To be celebrities in the reading community.

But don't you know what that means? Haven't you ever read a tabloid magazine? Seriously? Celebrities are threatened. Stalked. Constantly watched. They get set up to look like fools, with people freaking out every time they eat a french fry or forget to put their eyeliner on. And then they get mocked ruthlessly by the entire world when they crack under pressure and go nuts. And this is what we're working for? Are we stupid?

Maybe we are a little stupid to seek this out. Maybe we aren't. But my point is, when you ask to be in the eye of the public, whether your "public" is ten people or ten thousand, you're asking for attention. You're asking to be noticed. And when you make - or don't make - a living based on the public opinion of your books, your products, then you're asking to have your feelings hurt. There's no way around it.


I'm sorry, but no matter what your mother or your best friend or your kindergarten teacher told you, you are NOT flawless as a writer. You are NOT impervious to failure.


The thing is, those reviews aren't all there is. There's the self-satisfaction of finishing that novel. The pride you take in your work as an artist. The professionalism that requires you to polish your work, and polish it again. The big girl panties that you pull up when someone tells you they found an error in the book. And yes, the tears you shed, the first time you get a review like this one:

"This book gets one star from me for having a really unique and interesting premise. I might have given a 2nd or even 3rd star if I weren't so angry and confused by the last few pages and most especially the ending! To ease my frustration I had to come up with some reason for it... Maybe the ending was cut off while being uploaded? Perhaps the author died before the ending was written and well-meaning family, having NO clue what the author had planned for concluding the story, just uploaded it to Amazon without even looking!"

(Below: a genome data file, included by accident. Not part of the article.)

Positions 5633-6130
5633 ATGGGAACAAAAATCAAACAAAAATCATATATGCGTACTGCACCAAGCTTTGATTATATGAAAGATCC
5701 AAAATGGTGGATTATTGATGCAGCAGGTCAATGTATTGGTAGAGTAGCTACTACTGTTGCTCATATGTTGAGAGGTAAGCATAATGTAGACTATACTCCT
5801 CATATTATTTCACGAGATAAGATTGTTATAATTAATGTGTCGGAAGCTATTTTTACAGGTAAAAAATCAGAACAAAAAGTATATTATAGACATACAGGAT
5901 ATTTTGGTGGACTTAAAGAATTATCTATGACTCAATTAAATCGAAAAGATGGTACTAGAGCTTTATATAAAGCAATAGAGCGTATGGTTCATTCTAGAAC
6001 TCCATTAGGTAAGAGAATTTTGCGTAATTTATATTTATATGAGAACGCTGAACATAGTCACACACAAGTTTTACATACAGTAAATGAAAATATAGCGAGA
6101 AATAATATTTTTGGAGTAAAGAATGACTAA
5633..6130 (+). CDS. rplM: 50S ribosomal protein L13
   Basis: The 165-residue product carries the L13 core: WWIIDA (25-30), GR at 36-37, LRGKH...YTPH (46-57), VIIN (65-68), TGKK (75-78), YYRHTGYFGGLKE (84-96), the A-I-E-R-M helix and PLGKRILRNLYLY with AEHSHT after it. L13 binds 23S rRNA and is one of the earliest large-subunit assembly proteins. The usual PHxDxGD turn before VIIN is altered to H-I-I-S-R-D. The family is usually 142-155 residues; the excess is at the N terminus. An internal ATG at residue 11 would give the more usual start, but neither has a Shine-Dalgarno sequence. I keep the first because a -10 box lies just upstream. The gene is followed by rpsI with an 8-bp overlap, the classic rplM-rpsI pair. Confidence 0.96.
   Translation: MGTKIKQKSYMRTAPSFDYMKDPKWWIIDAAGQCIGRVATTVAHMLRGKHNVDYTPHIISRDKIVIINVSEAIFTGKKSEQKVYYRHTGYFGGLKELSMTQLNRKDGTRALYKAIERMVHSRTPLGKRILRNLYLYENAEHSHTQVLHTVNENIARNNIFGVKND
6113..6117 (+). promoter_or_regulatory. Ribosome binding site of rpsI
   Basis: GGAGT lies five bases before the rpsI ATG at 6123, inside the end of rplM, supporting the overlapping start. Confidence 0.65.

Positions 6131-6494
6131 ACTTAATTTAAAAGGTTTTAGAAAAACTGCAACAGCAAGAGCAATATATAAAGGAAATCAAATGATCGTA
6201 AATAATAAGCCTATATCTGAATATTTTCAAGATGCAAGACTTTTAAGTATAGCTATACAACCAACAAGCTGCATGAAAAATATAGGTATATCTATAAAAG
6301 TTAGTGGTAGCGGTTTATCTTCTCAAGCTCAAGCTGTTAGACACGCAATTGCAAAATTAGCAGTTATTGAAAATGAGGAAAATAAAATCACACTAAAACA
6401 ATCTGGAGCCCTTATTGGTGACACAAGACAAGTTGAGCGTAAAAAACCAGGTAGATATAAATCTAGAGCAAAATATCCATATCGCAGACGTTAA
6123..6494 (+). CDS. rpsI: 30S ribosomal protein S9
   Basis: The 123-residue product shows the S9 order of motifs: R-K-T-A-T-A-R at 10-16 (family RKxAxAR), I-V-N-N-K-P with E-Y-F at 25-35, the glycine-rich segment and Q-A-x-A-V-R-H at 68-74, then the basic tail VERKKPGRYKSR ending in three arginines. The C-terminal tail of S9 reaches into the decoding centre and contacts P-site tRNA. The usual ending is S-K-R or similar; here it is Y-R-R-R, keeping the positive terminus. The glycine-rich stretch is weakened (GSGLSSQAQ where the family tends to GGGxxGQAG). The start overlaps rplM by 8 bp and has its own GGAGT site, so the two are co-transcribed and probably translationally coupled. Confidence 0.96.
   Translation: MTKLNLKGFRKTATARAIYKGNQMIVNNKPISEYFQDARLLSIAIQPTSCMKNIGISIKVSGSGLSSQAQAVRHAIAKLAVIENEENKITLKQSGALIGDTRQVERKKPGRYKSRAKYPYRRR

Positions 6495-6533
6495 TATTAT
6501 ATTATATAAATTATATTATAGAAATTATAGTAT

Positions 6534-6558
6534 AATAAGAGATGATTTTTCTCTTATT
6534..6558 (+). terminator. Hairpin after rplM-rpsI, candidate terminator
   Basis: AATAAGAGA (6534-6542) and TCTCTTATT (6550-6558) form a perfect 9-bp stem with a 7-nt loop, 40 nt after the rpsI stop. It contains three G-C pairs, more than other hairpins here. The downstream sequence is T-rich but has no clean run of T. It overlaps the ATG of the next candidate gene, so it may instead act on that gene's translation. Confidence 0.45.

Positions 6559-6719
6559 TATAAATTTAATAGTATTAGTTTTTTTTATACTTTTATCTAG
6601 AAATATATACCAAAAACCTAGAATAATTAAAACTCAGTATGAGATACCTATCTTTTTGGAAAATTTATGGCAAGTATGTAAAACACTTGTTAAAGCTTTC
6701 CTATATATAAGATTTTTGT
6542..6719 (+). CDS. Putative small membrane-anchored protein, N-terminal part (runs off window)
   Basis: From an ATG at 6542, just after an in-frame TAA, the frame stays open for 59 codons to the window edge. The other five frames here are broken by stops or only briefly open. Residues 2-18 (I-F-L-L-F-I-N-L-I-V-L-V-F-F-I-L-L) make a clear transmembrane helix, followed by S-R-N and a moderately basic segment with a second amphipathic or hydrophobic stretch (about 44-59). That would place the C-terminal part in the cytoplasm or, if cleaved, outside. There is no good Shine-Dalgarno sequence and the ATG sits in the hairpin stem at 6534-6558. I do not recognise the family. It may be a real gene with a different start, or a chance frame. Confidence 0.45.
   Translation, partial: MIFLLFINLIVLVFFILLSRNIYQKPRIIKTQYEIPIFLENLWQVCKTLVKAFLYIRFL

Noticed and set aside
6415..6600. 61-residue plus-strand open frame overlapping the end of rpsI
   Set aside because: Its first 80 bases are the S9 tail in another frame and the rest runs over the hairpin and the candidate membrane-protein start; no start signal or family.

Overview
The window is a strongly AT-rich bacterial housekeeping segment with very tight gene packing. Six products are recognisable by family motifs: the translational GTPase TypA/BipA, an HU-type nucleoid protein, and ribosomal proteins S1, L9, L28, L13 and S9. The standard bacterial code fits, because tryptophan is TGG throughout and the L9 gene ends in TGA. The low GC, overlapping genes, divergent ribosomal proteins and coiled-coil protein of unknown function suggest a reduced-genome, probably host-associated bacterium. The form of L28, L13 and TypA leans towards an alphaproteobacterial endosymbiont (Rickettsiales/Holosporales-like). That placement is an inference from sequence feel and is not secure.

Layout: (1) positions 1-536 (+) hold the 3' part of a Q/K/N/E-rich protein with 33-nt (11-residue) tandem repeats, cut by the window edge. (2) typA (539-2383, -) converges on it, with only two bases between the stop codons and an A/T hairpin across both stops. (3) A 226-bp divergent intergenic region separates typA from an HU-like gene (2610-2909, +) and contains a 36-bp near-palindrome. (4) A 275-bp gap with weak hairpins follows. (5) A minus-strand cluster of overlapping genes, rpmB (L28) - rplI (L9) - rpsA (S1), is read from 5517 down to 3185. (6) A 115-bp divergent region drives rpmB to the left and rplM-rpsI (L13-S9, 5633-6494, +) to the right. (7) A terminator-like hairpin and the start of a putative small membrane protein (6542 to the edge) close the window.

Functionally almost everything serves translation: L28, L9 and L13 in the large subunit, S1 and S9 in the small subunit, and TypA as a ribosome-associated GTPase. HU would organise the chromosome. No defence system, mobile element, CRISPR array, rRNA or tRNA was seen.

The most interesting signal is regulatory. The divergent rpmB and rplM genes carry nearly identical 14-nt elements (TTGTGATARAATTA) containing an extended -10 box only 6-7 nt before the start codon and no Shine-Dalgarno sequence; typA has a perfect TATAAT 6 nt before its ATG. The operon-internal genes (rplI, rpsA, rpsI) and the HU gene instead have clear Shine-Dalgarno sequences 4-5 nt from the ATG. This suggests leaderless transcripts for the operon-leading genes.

And then, there's the somewhat self-righteous laughter you can't hold back when you get a review like this one:

"Okay story line but badly wrote! Not worth the time spent to read it! The ending sucked so bad and was horrible! Took so long to get into it too!!!!"

Because, really? Badly wrote?

That second one is actually my #1 top favorite review so far, and has actually encouraged me in so many ways. I mean, really? "Badly wrote?"

But seriously. And you know what? I can see where a pansy author might have a hard time drying up their tears - some of the reviews out there are really brutal. But we all need to toughen up and remember that it's just someone else's opinion. And maybe you owe it to yourself to sit back and think about whether the review is right. Does your story lack something? If it did, I bet you felt it when you were writing it, but you pushed it off and called it "nerves" and kept going even though you knew the story wasn't working and wouldn't be worth reading. Does it need more polish (mine probably do)? Are there errors in it (I have found and fixed a couple in mine)? Does your cover suck (one of mine does, but I can't fix it yet)?

Be Honest.

Take that into account, stand up and accept it, then fix it if/when you can, and see what happens. But don't play the martyr and pretend the whole world hates you just because you got told something you didn't want to hear.

Stop being a pansy. I know it's hard, but really. You gotta do it. Be a grown-up.

And to the A-holes? Remember: